Setting realistic goals and seeing them through

A year and a half ago I couldn’t run a mile without stopping. As of right now I have completed four 5Ks, a 10K and 2 half marathons and I can’t wait to see what I can do next! If two years ago you told me I would run 13.1 miles, I would have laughed at you. How I got this far has taught me a lot about life in general and the importance of setting goals.

No matter what your goal is – running a 5K, cutting your grocery bill, getting a promotion, losing weight – all of them have a desired end result and it can be actualized. The end result can seem staggering to achieve and you may have stalled before because climbing that proverbial mountain seems overwhelming.

Here are a few tips to help you chart your way to success, no matter the goal:

Break your goal down to a process and not an end result

Whatever your goal is you should be able to break it down into sections, parts, milestones, etc. For our half marathon training we had a strict schedule that increased mileage slowly each week. We were so focused on reaching our weekly goals that before you know it, we were running 7, 10 and 13 miles. If your goal is weight loss, then don’t focus on the end result but break it down by increments and set dates to reach those goals.

Reward yourself at milestones

Each time you reach a milestone you have set for yourself – celebrate! Reward yourself for your hard work. I have found better rewards are those that actually help you in your journey. If your goal is weight loss, then perhaps a food reward isn’t the best treat. How about a new blouse that shows off your toned biceps? For our running training, I rewarded myself with better running clothing and accessories. If your goal is cutting your weekly grocery bill, splurge on a new item for your home with money you have saved on groceries. Whatever your goal is, you deserve to be rewarded for each step in the process and not just the end result. This will make achieving those smaller milestones more fun.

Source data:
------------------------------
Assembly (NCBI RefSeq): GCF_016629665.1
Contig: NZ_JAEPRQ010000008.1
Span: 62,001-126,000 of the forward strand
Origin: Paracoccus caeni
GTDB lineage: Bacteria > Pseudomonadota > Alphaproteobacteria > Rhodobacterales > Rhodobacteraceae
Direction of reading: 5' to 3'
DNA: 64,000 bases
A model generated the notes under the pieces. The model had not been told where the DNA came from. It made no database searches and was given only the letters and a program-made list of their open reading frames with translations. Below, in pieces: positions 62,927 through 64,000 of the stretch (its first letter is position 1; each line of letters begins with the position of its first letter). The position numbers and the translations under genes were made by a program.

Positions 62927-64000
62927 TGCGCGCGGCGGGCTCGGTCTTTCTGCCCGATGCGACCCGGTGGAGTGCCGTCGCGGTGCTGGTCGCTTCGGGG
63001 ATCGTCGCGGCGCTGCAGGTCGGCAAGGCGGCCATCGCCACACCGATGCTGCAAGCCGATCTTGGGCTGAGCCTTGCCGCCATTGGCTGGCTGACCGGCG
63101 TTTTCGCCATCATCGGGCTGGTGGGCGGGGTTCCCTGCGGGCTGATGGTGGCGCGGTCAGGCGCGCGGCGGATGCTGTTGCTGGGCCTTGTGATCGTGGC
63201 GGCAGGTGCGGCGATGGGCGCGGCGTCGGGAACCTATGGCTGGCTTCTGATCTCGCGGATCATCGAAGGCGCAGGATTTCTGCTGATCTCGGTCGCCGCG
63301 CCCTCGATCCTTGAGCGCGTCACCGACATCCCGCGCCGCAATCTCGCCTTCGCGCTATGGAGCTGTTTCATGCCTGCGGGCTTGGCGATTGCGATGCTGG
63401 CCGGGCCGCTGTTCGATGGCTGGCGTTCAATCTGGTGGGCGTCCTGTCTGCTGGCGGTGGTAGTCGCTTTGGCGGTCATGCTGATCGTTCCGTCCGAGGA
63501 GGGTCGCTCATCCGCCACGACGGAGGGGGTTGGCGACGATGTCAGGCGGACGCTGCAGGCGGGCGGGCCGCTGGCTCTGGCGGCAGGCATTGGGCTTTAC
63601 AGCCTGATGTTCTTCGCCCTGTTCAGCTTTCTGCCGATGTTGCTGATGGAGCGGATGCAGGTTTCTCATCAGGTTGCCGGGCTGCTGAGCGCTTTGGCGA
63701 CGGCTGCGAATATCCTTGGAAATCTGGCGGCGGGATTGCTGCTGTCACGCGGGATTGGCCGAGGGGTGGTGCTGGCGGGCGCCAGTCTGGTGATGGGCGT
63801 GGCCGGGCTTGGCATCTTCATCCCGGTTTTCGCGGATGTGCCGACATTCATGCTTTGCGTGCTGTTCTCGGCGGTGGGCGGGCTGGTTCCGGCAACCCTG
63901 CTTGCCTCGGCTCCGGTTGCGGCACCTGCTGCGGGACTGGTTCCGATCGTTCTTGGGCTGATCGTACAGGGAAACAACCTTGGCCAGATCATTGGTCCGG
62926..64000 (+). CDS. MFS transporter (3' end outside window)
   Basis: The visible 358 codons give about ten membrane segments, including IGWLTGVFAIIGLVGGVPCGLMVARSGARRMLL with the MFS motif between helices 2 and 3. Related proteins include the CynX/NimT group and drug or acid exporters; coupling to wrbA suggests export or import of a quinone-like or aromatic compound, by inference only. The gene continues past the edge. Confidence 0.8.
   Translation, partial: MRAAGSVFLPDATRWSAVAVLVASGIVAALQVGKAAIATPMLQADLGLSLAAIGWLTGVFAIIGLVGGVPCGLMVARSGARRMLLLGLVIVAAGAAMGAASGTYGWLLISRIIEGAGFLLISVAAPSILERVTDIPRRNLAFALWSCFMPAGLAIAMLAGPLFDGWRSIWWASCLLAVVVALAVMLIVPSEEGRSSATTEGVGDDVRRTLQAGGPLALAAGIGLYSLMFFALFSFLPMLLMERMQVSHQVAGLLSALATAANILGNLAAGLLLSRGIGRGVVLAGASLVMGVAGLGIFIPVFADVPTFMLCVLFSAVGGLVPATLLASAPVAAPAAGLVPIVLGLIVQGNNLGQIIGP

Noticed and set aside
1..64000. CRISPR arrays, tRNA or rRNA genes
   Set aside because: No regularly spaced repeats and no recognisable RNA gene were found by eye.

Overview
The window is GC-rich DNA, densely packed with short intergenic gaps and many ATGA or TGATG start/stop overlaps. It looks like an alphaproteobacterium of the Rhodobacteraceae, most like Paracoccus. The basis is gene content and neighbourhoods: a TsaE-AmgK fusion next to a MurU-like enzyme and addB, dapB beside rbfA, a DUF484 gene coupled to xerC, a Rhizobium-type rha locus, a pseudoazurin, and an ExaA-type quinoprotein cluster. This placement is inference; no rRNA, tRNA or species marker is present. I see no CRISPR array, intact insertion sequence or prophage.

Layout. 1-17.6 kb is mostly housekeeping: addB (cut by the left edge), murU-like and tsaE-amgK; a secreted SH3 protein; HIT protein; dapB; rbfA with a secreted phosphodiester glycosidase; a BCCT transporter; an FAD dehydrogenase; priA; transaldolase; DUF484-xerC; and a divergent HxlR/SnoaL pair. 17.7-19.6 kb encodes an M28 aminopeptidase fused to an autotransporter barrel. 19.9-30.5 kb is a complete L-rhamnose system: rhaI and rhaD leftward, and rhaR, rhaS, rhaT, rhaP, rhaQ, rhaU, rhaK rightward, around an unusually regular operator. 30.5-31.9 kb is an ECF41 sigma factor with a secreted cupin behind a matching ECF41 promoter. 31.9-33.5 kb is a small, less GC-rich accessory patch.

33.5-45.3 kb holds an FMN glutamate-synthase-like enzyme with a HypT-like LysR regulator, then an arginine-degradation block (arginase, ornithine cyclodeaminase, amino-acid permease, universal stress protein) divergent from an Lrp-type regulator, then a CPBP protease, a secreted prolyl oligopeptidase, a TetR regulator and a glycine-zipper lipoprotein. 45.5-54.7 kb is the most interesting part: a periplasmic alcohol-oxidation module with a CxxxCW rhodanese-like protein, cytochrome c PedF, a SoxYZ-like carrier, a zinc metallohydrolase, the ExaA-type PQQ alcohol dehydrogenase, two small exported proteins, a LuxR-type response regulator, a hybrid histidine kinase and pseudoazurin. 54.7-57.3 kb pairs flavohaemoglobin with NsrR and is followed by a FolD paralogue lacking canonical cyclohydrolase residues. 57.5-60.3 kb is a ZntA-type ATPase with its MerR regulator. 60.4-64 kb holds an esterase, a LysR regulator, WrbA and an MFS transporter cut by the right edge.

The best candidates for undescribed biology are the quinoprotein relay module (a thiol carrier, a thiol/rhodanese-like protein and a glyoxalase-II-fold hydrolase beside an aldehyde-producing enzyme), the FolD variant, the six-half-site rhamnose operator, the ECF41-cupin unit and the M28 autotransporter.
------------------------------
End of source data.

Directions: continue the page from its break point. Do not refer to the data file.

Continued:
Reflect on how far you have come and where you are trying to go

I have a hard time with this one myself. I always want to be better but I know it is important to realize just how far I have already come. There will always be another goal or a way to improve ourselves but you need to take the time to look back. Be proud of how you have taken control of something in your life and work towards something that is important to you.

Document the process

As you are reaching your milestones and trying to attain your goals find a way to document the process. Some people find success keeping a journal, or just making a note of their goal on a calendar. Remember when you were little and you measured yourself against a doorway or a wall. You never felt taller but that line on the wall sure showed you were taller. You may not feel richer when you shave $100 a month off your grocery bill, but document that you did it. By writing down weight loss, you may not be at your target weight but you have proof that you are headed in the right direction.

Share your experiences

One of the biggest returns I got from training for these runs is how it affected my friends and family. More people around me wanted to try running, or biking and they said my experience showed them that they could do it as well. Sharing my experience with those closest to me gave me some accountability and it spread the motivation around. While making my life better, I helped some people around me too.

In the past two years being a better runner hasn’t been my only accomplishment but I think the training process taught me a lot about life, expectations, pacing myself, setting more goals and making a plan to achieve them. These were just a few tips I have learned during the process. I would love to hear how any of you achieve your own goals. Please feel free to share in the comments section.

Amanda is originally from Peaks Island, Maine and currently works at Hall Web Services managing their inbound marketing team. She is a self proclaimed workaholic who tries to maintain a busy lifestyle. She is an amateur yogi and runner. Amanda contributes regularly to the Guiding Stars Blog.

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